In my experience corn spurrey (Spergula arvensis) is not a common weed of cultivation in Dorset. This is a plant that does not like lime soils and much of Dorset's arable farmland is up on the downs, the lowland acid soils tend to be heath and acid grazing, not much in the way of arable crops are grown on acid soils.
Corn spurrey is a low growing, rather straggly plant but it has attractive little white flowers with the green sepals clearly visible behind the petals. It does not have much in the way of leaves, just whorls of thin needle-like leaves. It is a member of the chickweed family and has much in common with its relatives.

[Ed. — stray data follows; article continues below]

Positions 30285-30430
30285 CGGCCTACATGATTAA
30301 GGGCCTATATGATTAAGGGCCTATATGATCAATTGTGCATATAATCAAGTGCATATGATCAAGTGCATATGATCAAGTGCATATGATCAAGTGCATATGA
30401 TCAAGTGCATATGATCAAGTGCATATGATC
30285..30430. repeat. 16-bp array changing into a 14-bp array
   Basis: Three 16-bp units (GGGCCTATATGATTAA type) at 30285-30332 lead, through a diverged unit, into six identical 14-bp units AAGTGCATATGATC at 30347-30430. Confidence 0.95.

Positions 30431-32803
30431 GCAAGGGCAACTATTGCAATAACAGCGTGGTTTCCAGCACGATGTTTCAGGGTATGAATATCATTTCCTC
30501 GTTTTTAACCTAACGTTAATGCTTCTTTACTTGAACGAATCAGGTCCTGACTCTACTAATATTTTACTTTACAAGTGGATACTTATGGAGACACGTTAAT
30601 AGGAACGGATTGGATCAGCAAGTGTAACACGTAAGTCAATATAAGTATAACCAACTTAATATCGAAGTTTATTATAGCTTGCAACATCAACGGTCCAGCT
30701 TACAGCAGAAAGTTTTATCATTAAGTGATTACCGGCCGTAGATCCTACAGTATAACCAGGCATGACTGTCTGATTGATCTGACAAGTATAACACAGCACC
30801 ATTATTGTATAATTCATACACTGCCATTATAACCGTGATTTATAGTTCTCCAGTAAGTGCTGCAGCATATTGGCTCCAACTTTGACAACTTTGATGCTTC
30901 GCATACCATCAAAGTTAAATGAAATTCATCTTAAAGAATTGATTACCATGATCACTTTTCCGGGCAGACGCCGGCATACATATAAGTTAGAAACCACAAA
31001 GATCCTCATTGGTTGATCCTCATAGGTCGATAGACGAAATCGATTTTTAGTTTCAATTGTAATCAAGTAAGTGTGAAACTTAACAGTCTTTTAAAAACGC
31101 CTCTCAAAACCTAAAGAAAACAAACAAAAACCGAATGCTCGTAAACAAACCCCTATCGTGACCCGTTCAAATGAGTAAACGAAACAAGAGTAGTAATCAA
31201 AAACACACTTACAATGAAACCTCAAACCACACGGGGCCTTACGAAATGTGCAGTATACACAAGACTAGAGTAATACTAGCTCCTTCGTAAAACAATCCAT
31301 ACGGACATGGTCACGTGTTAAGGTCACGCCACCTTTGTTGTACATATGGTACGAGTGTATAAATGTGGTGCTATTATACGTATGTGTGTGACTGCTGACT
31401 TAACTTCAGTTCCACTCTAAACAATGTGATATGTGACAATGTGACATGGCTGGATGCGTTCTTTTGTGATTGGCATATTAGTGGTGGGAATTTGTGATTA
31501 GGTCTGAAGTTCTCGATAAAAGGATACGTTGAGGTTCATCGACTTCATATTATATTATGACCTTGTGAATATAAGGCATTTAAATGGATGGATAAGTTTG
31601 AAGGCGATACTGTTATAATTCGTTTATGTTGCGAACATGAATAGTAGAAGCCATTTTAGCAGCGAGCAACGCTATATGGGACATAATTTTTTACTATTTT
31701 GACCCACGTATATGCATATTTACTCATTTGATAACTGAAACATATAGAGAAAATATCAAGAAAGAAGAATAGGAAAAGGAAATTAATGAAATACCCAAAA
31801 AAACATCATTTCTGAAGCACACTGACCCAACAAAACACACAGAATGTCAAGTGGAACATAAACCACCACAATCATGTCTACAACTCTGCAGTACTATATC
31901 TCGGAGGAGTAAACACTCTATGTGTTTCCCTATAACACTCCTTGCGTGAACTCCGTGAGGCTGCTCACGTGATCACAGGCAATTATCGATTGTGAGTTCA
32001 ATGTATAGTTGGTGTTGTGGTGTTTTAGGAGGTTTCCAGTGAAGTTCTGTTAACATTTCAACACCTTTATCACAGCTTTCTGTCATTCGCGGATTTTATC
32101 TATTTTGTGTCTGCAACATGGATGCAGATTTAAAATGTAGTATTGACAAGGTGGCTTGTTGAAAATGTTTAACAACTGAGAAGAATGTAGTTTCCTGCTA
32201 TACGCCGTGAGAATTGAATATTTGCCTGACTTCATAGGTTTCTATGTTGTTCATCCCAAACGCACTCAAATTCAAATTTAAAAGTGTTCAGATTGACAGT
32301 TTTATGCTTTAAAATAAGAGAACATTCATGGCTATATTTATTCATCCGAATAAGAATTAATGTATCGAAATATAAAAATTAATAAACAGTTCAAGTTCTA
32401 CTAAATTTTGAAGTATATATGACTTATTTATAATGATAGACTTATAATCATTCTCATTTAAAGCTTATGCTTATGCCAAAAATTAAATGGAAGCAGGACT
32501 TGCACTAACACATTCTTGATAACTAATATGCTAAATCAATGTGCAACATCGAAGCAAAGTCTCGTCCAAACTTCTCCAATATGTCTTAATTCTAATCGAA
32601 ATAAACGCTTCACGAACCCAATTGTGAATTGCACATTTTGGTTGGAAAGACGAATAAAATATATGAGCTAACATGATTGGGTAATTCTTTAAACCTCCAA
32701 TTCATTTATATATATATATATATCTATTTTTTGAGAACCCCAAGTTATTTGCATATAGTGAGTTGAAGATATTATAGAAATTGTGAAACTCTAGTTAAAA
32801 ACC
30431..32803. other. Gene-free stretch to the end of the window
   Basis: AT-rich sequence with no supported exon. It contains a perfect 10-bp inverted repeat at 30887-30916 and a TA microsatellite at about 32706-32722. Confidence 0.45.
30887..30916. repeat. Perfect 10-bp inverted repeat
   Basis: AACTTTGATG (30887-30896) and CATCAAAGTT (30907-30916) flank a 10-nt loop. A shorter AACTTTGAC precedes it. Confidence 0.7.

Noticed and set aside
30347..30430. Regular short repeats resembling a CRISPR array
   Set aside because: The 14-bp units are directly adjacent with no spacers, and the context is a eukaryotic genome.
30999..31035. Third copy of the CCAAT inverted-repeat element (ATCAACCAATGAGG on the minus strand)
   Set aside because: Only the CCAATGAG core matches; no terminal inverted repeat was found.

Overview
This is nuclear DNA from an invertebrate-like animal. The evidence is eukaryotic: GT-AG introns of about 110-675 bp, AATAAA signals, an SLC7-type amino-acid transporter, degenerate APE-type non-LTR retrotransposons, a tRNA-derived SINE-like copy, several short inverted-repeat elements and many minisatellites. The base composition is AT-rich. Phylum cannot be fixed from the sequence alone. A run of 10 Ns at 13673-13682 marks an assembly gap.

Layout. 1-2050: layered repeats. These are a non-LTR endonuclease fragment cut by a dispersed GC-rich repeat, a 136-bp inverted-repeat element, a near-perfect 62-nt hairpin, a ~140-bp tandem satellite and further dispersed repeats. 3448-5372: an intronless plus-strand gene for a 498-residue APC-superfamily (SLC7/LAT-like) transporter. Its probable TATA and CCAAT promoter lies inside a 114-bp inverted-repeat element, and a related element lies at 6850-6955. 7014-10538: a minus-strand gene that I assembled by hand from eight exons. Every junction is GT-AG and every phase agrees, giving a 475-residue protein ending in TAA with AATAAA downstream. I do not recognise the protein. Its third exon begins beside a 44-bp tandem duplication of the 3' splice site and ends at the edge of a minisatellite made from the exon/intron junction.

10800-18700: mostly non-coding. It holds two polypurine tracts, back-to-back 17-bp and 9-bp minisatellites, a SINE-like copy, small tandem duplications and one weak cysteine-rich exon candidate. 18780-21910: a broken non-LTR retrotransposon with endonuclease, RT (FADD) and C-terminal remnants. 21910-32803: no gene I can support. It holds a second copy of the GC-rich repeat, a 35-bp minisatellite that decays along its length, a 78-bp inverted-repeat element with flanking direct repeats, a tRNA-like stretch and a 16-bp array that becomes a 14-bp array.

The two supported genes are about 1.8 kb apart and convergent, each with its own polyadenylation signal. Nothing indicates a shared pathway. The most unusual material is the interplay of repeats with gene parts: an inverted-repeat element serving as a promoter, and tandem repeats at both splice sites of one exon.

As with many weeds it seems, it is a strange combination of crop weed and food crop! Where it occurs it can be a major problem and as its common name implies it like to grow where corn grows. However in some places it is used as a culinary herb and cultivated for that purpose. It is quite harmless having no poisonous ingredients and yet it can 'poison' a crop if it gets established.
like many farm weeds it has several local names such as devil's gut because it is stringy and sticky! It is also known as pick purse because of the shape its seed pods and starwort because of its star shaped flowers. The name farmer's ruin seems a bit unfair, it is not that bad!